Morning Advantage: Can Personal Branding Go Too Far?

Telling your story —and telling it well — is key to developing your digital brand in a competitive work world. But for some professions, crafting this narrative can raise ethical questions. In this past weekend's New York Times Magazine, Lori Gottlieb takes us into the world of branding consultants for psychotherapists, who help practitioners in the fledgling field tailor their brands to capitalize on niche markets and needs. Tweeting and Facebooking is encouraged, to both familiarize potential patients with their therapist and to be readily available across platforms. And since (according to one study) "Thirty percent fewer patients received psychological interventions in 2008 than they did 11 years earlier," a targeted message can mean career stability.

But does this openness undermine the proven tenets of psychotherapy (including the importance of being a bit of a blank slate that patients unconsciously project their feelings onto)? And does it create an unsolvable tension for the profession? "If we give modern consumers the efficiency and convenience they want," explains Gottlieb, "we also have to silence our nagging sense that we may be pandering to our patients rather than helping them. "Will we do therapy in 140 characters or less, or will we stick to our beliefs but get a second job to put food on the table?"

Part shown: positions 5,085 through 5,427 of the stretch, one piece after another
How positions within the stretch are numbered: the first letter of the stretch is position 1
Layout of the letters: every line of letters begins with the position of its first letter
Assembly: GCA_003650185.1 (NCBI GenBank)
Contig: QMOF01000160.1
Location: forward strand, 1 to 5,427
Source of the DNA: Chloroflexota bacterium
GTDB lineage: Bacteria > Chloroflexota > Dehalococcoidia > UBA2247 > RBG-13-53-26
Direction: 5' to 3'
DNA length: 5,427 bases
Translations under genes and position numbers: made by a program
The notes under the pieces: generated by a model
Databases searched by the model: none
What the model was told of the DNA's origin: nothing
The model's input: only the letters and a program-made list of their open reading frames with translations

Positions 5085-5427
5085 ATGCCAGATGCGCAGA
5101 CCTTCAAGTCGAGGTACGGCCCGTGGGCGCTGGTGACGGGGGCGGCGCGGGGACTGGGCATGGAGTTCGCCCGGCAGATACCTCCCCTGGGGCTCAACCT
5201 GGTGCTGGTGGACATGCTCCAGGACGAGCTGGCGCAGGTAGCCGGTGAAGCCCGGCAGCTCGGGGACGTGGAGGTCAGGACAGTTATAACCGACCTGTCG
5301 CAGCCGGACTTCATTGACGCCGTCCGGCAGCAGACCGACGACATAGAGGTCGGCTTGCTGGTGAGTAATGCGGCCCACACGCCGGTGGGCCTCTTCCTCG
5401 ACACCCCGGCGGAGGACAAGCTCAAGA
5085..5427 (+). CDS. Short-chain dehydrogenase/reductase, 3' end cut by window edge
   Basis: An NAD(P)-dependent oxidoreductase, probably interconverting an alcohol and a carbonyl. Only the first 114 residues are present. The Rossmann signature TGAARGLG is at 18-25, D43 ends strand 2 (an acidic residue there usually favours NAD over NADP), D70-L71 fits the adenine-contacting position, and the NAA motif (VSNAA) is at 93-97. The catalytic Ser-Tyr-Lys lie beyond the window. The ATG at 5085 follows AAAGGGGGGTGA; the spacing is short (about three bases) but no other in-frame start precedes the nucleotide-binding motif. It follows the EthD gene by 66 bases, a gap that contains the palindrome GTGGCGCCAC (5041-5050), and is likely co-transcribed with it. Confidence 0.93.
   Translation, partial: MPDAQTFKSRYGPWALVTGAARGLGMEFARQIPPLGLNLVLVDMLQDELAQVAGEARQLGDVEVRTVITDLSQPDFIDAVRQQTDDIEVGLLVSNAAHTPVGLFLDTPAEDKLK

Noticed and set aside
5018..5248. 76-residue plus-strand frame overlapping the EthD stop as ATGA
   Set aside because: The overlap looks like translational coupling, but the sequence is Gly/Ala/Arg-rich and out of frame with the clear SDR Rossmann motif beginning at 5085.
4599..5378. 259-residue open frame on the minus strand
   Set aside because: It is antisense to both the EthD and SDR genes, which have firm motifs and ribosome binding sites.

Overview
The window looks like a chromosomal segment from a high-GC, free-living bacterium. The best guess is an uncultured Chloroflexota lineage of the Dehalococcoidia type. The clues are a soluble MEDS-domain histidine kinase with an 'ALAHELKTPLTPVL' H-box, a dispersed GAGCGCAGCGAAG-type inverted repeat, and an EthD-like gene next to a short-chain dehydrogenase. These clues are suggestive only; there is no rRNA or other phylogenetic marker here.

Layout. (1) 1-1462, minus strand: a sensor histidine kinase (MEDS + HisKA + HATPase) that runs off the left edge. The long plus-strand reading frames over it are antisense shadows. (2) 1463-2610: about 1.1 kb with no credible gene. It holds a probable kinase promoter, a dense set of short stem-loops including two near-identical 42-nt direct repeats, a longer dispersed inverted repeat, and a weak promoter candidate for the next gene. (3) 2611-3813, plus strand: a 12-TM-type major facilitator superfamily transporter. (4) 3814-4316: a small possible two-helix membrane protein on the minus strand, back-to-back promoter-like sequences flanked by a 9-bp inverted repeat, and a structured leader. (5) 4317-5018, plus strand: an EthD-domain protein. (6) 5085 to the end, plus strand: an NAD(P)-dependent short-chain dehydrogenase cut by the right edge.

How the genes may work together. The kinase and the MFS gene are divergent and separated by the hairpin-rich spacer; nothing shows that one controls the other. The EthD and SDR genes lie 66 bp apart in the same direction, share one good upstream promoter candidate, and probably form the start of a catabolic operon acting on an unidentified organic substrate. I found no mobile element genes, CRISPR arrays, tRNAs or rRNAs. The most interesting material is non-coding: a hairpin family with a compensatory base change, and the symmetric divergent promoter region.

Fighting Cancer With Cell Phones (CNN)

Cervical cancer is a devastating disease anywhere. But in Africa, more than 50,000 women die from it each year, and 80% of the cases are detected late. But a new initiative is looking to spot cancer early — with cell phone cameras. The plan is to send small number of health care workers into remote areas of Tanzania to photograph a woman's cervix during a health screening. The photographs will then be texted to specialists who can make a diagnosis and order treatment almost immediately.


The Beards of Silicon Valley (Wired)

For males in America’s high-tech hotbed, a beard is essential to success. But not just any beard. You must carefully grow your facial hair to suit your role in the business ecosystem. If you’re a Unix administrator, a full beard is necessary. Mustaches are for legal analysts. Long sideburns are for tech support. Illustrator Kelsey Dake takes you on a tour of the phenotypes. -Andrew O'Connell


Not Nearly As Much As Four Calling Birds

How Much is a Partridge in a Pear Tree? (Christian Science Monitor)
Why Are Hotel Rooms So Expensive? (Slate)
From Russia With PR (ProPublica)

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